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Tesla Touchscreen Failures Are the Source of a U.S. Investigation

By Scott Levine – Jun 24, 2020 at 12:18PM

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The company's drive to deliver well-made electric vehicles hits another bump in the road.

The touchscreen displays found in 63,000 of Tesla's (TSLA -1.11%) Model S vehicles are under the scrutiny of the U.S. National Highway Traffic Safety Administration (NHTSA), according to a Reuters report. Having received 11 complaints alleging that the vehicle's media control unit fails prematurely due to memory wear-out, NHTSA decided to open an investigation, characterized as a preliminary evaluation, into model years 2012 to 2015.

According to the safety agency, Tesla used the same media control unit in 159,000 Model S and Model X vehicles built over the past two years. Failure of the unit results in loss of functionality of the vehicle's touchscreen, including "infotainment, navigation, and web browsing, and loss of rear camera image display when in reverse gear."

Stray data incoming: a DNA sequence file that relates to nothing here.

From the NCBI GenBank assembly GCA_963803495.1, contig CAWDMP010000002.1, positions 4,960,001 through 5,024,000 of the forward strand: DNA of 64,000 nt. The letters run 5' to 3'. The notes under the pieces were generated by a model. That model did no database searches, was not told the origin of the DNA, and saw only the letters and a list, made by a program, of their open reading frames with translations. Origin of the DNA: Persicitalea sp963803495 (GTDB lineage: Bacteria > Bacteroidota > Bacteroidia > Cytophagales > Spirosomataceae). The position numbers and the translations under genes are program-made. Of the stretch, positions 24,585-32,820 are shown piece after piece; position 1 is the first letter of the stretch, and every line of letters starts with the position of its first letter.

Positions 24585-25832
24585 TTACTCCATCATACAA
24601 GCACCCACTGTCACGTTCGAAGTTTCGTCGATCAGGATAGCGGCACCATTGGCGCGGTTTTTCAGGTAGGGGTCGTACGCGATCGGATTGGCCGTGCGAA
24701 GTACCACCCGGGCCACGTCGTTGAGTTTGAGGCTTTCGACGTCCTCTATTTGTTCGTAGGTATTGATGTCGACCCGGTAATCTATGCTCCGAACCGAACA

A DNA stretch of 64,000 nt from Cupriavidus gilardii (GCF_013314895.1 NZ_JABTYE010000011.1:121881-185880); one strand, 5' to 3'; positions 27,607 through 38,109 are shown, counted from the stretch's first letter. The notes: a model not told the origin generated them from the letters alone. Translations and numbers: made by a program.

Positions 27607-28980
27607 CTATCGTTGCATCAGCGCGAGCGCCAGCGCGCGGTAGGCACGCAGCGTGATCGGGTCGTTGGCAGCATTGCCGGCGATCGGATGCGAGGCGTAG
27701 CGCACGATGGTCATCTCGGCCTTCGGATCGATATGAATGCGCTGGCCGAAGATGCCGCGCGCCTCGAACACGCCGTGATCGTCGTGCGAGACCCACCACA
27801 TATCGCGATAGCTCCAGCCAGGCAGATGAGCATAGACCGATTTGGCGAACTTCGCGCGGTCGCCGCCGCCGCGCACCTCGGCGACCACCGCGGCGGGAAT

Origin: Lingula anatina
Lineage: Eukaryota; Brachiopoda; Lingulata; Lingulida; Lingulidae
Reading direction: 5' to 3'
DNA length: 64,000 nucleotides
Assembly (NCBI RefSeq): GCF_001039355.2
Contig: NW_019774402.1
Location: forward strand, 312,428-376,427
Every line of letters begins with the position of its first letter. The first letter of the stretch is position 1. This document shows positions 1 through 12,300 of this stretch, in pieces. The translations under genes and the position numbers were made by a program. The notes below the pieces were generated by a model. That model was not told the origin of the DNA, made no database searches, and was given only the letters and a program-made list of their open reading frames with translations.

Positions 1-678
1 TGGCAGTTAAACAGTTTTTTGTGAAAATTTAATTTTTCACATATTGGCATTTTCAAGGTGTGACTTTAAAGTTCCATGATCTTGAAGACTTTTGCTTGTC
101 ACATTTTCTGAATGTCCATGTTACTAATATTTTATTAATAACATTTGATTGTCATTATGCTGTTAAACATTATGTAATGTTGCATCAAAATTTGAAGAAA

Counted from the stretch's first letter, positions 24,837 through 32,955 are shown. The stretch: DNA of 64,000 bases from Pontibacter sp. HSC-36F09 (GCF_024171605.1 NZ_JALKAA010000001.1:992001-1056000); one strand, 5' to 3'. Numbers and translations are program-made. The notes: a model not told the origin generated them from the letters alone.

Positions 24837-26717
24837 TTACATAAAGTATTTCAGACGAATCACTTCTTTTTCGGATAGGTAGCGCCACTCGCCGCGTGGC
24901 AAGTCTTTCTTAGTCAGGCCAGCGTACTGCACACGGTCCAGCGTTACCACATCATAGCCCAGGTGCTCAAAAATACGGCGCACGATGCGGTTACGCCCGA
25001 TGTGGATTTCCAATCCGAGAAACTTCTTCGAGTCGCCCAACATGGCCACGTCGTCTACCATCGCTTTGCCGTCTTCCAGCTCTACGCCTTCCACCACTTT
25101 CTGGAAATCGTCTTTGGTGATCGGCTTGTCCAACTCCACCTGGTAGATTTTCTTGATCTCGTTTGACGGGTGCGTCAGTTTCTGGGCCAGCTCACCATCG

The steering wheel and touchscreen display in the Model S.

Image source: Tesla.

The announcement of the NHTSA probe is the second piece of concerning news regarding Tesla's craftsmanship to come out recently. Last week, reports of customers unhappy with Tesla's Model Y started to emerge. In particular, Electrek, a website which focuses on the electric transportation industry, claimed that it had heard from several new Model Y buyers who received word from Tesla that it had wanted "to schedule a delivery by the end of June only to be told that it had to be delayed because the vehicles had defects." Additionally, the report noted that that Tesla discussion forums are "flooded with new buyers reporting issues with their new Model Y, refusing deliveries..."

With competitors to Tesla's luxury vehicles set to become a greater presence in the market, an investigation into the company's manufacturing quality could prove to be poorly timed. 

Scott Levine has no position in any of the stocks mentioned. The Motley Fool owns shares of and recommends Tesla. The Motley Fool has a disclosure policy.

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